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Posts Tagged ‘the Parable of the Sower’

Jo 17I could not believe it. Early one morning, I went to check out our little garden just beyond our balcony. At least, it isn’t really ‘our’ garden, because the village gardeners look after it and have planted shrubs there. But I recently added some small, purple lobelia plants a neighbour gave me when some of her garden was dug up to allow for plumbing repairs nearby. I felt sorry for her and wanted those little plants to flourish, for her sake. But this particular morning, I discovered three of them had been dug up and were lying on top of the ground looking extremely forlorn, their roots dangling in mid-air.

How could this happen? I knew it hadn’t been our grandchildren—or the gardeners—or any of our neighbours. Then I noticed our big, local water dragon nearby, scratching the ground with its sharp claws. Could he (or she) be the culprit? Perhaps it was my imagination, but I suspected that cheeky lizard looked a tad guilty as I glared at it! Or could the real culprit be that even cheekier brush turkey who occasionally struts along the bushland corridor beside our unit? One day, my husband even saw it head upstairs to the units above ours, as if it owned the place!

Whoever the culprit might have been, those little plants needed rescuing. I stuck them back in the ground, held up their limp leaves and watered them carefully. And as I watched their progress (or lack thereof) in the ensuing days, I was reminded forcibly of the parable Jesus told about the farmer who went out one day to sow seed (Luke 8:1-15). Some fell along the path and was trampled or eaten by birds. Some fell on rocks, but the resulting plants soon withered because there was no water. Some fell among thorns, which also grew and choked those new plants. But some fell on good soil and yielded an amazing crop.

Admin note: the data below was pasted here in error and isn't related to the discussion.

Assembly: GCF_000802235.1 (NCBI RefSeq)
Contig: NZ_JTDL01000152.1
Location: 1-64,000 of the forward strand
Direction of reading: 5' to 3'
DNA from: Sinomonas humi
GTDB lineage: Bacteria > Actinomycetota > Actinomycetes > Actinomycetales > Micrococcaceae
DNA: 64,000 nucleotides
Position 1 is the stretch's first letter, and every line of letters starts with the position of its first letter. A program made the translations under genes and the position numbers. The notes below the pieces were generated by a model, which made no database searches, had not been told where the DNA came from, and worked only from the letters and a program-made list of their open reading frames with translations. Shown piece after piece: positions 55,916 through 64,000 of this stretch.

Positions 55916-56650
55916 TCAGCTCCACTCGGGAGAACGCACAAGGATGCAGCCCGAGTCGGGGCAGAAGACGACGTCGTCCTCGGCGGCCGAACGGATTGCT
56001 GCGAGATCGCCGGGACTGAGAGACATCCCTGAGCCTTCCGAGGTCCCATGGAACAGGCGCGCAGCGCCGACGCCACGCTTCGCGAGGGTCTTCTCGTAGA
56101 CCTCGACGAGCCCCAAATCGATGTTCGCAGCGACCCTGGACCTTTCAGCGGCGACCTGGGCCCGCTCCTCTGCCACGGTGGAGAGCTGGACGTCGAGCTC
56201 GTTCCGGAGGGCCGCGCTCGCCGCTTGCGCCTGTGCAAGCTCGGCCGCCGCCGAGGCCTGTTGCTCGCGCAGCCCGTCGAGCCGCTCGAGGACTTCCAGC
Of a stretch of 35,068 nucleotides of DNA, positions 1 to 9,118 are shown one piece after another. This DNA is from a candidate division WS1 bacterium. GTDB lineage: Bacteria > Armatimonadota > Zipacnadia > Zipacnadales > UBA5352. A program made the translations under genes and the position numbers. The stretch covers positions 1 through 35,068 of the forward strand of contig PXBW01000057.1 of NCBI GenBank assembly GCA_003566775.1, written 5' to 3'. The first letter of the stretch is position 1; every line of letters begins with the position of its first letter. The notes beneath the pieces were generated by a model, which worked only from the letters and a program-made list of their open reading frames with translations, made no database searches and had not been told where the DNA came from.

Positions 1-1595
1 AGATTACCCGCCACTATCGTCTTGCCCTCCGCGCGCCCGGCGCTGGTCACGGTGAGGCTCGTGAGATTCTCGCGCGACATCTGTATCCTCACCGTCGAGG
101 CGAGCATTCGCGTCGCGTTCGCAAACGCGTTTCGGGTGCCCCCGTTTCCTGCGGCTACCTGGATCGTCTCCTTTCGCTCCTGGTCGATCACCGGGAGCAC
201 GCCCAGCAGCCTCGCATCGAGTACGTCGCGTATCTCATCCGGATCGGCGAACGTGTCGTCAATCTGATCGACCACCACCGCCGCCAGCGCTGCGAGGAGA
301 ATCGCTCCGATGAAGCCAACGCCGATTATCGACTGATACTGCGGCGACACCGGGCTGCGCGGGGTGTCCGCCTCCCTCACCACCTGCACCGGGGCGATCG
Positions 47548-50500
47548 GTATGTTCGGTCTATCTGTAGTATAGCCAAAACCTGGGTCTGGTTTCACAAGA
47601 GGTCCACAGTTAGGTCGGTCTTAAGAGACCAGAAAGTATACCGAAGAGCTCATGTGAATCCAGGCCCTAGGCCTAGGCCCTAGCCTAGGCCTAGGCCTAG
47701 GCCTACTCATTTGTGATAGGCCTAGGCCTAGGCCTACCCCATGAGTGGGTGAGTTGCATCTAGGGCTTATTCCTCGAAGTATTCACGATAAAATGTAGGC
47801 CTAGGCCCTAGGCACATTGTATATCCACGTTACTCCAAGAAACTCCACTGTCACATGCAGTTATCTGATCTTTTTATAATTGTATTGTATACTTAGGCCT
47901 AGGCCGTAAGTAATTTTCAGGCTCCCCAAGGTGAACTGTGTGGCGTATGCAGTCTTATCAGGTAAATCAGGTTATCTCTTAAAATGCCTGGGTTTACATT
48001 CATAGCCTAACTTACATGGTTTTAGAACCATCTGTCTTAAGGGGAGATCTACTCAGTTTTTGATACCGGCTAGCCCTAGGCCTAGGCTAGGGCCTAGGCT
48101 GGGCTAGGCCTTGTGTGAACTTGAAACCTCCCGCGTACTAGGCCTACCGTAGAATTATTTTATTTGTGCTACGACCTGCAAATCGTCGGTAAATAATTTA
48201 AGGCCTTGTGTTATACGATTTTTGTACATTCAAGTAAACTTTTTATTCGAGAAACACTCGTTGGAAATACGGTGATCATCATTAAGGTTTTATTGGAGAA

Jesus explains to his disciples that the seed along the path represents those who hear the word of God, yet never truly believe, because the enemy quickly tramples on their faith or snatches it away. The seed on the rock represents those who receive the word with joy, yet their faith soon withers, like my plants did when their roots were exposed. The seed that falls among thorns represents those whose faith does not mature because their worries, along with the riches and pleasures of life, choke it. Then Jesus says:

But the seed on good soil stands for those with a noble and good heart, who hear the word, retain it, and by persevering produce a crop. (15)

How quickly that new life drained out of my little plants, as they lay in that hot sun! One day they were happily growing—and the next, they were not. What a stark reminder to me how easily we can die spiritually when, for one reason or another, our roots do not go down deep into God, so that we can withstand any attempts to trample on or snatch away or dry up or crowd out our faith!

May we not only hear the word, but retain it well—and may we persevere, ever maturing and producing the most abundant harvest possible, as God enables.